Russia’s Gazprom is looking at building a small plant on the Baltic Sea to produce liquefied natural gas (LNG) as a shipping fuel, a company official said.
The European Union is backing tough new rules on shipping fuel, which will be phased in across EU waters, as part of efforts to cut pollution.
Ship owners are under pressure to cut the sulphur content in shipping fuels to 0.1 percent from 1 percent by 2015 in “sulphur emission control areas” in the Baltic, North Sea and the English Channel.
To comply with the new EU rules, ships should use low-sulphur fuel which is much more expensive than the heavy fuel oil currently used; install pollution control devise of approximate weight of 70 tonnes known as scrubber or switch to LNG, feasible for new builds but not for most of the existing fleet.
Olga Lotsmanova, chief technologist at Gazprom’s department for gas fuels development, said the world’s top gas producer is looking at a new LNG plant with annual capacity of up to 1 million tonnes by 2020, on the shores of the Baltic Sea.
“Taking into account the tightening of pollution level rules… gas is now starting to be more and more viewed as a fuel for different types of transport,” she told an industry conference, calling the move strategic.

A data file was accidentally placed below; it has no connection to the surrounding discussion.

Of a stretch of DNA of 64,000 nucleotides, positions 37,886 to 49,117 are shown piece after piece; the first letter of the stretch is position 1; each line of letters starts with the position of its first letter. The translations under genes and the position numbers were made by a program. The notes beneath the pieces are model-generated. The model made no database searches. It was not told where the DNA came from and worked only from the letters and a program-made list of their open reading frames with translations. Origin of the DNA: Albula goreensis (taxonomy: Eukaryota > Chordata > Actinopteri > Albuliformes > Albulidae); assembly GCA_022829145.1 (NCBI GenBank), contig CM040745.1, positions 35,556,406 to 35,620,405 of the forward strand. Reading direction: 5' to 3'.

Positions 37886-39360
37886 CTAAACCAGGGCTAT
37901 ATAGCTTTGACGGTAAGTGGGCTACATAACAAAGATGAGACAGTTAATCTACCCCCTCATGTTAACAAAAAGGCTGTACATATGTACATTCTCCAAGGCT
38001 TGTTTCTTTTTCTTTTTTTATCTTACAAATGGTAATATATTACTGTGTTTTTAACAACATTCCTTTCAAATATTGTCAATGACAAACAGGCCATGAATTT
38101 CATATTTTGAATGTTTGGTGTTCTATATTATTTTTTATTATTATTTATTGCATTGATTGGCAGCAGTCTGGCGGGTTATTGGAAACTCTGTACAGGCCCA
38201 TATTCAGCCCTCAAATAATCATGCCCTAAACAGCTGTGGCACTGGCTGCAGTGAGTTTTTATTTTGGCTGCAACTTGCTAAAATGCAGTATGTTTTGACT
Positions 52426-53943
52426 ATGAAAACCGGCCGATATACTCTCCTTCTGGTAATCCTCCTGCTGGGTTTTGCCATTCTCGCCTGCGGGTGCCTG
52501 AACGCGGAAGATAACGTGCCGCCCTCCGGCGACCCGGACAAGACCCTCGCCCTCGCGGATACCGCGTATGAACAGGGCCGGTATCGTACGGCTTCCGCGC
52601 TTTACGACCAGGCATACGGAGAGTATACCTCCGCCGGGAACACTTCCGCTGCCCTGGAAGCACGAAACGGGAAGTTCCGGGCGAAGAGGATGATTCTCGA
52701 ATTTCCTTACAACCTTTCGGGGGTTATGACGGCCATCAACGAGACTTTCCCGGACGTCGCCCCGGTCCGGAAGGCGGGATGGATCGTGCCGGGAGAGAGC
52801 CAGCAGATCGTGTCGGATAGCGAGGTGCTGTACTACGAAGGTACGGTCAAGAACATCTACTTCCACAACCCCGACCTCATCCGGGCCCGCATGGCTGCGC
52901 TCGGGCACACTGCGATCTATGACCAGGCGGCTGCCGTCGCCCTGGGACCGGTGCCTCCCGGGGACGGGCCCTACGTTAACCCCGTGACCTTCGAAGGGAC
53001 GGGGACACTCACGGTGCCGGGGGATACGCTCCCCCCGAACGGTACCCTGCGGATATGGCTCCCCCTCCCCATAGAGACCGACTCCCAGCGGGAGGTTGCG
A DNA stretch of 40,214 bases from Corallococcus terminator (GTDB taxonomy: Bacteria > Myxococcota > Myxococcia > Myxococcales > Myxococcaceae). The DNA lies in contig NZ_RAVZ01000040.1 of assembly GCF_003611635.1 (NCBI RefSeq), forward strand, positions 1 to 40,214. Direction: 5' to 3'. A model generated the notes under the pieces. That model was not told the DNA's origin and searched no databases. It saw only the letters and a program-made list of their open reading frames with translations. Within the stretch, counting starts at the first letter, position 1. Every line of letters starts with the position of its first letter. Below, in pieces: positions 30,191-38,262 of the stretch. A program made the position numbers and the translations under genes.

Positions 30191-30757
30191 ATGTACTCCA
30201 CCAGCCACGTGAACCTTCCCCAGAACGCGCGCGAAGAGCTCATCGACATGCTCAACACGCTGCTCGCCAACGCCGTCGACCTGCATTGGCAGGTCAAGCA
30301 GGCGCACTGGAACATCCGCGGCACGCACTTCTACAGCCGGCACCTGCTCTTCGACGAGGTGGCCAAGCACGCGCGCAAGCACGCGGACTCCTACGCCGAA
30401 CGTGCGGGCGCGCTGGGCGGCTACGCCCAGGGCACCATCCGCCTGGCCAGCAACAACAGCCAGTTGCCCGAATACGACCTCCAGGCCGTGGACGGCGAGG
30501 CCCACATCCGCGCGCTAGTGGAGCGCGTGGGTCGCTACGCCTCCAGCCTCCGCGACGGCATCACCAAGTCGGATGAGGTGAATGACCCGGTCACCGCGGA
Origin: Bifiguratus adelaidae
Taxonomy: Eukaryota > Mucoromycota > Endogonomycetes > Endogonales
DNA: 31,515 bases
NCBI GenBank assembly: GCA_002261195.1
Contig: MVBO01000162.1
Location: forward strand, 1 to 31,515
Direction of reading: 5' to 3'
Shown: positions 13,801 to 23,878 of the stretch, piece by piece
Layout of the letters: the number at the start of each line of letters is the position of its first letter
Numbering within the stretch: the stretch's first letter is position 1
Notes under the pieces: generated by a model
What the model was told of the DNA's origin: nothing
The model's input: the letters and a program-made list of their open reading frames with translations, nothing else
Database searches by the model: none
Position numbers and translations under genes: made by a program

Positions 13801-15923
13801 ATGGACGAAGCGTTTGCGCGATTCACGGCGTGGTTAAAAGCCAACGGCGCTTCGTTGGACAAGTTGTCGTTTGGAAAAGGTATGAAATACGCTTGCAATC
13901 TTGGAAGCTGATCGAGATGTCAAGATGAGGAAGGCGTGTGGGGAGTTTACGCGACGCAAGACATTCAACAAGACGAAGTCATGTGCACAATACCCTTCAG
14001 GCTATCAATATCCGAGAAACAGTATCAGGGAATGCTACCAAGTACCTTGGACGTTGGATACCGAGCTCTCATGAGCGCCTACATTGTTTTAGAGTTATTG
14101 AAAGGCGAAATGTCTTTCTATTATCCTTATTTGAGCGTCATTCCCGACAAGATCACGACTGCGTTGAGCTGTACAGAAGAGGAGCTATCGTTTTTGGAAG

Gazprom supplies a quarter of Europe’s gas needs but both sides are trying to diversify away from each other due to political and economic reasons.
Gazprom operates Russia’s only LNG plant, on the Pacific Island of Sakhalin, producing around 10 million tonnes of LNG annually.
It plans to build at least two more large LNG plants in Vladivostok on Russia’s Far East and on the Baltic Sea, part of a move to double its global LNG share to 10 percent by 2020.
Lotsmanova estimated that around 10 percent of all ships in “control areas” will use LNG as a fuel - a tenfold increase from current levels - by 2015.
“The market of LNG as a bunker fuel is at its initial stage of development,” she told the conference.
According to the European Commission, shipping companies will face extra costs of 2.6 billion euros to 11 billion euros ($3.6 billion-$15 billion) to switch fuels or to fit exhaust filters that would scrub out the sulphur in marine fuel oil. (Reuters)